Early Onset Parkinson's Disease in a family of Moroccan origin caused by a p.A217D mutation in PINK1: A case report

Brendan P. Norman, Steven J. Lubbe, Manuela Tan, Naomi Warren, Huw R. Morris*

*Corresponding author for this work

Research output: Contribution to journalArticlepeer-review

1 Scopus citations

Abstract

Background: Bi-allelic mutations in the genes Parkin (PARK2), PINK1 (PARK6) and DJ-1 (PARK7) are established causes of autosomal recessive early-onset Parkinson's Disease (EOPD). PINK1 mutations are the second commonest cause of EOPD. Specific mutations may be relatively common in certain populations because of a founder effect. Homozygous p.A217D PINK1 mutations were previously shown to cause EOPD in a large Sudanese kindred. Case presentation: Here we report the segregation of homozygous PINK1 p.A217D mutations in a family originating in Morocco with a history of parental consanguinity. From the clinical information available for the index case, the phenotype of mild, slowly-progressive Parkinsonism is consistent with previous reports of p.A217D disease and of PINK1 disease phenotype more generally. The reported features of early prominent lower-limb symptoms and gait disturbance with asymmetrical onset are more frequent among PINK1 disease cases. Conclusions: Together, reports of p.A217D in families of Moroccan and Sudanese origin suggest that p.A217D is a North African mutation due to a founder effect. Wider genetic analyses of EOPD in North Africa would be useful to estimate the prevalence of Parkinsonism caused by PINK1 p.A217D. In the absence of bi-allelic Parkin mutations, PINK1 mutations should be considered in cases with evidence of autosomal recessive inheritance of EOPD and presentation of atypical features such as early lower-limb symptoms and gait disturbance with asymmetrical onset, which appear to be common in Mendelian EOPD.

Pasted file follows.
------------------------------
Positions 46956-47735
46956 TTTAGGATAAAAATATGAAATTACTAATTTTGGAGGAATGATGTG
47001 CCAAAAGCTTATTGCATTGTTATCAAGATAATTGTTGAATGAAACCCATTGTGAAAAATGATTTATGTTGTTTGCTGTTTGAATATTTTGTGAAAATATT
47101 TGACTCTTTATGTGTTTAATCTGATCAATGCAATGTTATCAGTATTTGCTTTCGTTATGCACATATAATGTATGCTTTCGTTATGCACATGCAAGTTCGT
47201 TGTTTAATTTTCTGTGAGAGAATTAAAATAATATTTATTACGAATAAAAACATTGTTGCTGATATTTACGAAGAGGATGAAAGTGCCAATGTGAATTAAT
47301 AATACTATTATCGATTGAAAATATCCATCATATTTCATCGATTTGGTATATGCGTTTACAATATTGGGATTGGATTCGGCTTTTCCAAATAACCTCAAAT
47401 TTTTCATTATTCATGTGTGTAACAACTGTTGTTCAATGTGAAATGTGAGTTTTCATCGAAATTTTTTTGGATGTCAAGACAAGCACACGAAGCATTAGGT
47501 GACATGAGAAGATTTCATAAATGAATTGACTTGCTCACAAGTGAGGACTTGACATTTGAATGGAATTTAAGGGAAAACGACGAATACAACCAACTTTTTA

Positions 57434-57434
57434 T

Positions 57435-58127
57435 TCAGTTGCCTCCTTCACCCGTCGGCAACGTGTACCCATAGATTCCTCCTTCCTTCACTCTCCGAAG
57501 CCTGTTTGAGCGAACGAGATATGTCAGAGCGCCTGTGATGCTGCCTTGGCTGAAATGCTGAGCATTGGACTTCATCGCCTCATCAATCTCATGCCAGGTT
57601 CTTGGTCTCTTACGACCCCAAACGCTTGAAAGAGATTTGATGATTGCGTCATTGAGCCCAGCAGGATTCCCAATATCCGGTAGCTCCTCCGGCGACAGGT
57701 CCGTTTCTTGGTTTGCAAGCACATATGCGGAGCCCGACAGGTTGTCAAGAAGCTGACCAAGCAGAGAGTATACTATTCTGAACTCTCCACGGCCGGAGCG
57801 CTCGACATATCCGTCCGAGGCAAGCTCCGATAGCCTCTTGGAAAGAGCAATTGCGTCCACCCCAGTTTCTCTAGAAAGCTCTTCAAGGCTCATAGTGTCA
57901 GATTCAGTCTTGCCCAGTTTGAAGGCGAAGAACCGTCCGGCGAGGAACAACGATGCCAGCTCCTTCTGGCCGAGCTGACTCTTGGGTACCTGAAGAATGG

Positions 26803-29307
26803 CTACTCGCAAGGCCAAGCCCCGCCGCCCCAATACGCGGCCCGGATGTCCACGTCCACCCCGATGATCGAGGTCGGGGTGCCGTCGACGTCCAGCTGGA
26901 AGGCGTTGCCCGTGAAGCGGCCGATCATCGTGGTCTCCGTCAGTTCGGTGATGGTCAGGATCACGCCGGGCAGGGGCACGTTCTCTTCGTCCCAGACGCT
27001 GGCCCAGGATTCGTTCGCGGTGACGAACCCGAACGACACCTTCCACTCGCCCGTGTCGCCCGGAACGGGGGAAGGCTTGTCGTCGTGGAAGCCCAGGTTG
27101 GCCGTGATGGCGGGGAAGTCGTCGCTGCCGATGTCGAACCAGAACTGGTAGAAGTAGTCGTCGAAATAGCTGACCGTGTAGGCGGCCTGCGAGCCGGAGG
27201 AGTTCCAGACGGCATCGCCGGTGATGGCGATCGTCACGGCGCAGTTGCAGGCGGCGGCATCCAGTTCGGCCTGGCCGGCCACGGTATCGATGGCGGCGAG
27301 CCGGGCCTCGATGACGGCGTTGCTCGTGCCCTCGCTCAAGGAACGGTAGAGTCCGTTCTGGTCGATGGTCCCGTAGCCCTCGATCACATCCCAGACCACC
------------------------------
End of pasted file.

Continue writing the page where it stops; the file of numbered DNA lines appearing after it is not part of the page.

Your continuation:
Original languageEnglish (US)
Article number153
JournalBMC Neurology
Volume17
Issue number1
DOIs
StatePublished - Aug 8 2017

Keywords

  • Early Onset Parkinson's Disease
  • PINK1 p.A217D

ASJC Scopus subject areas

  • Clinical Neurology

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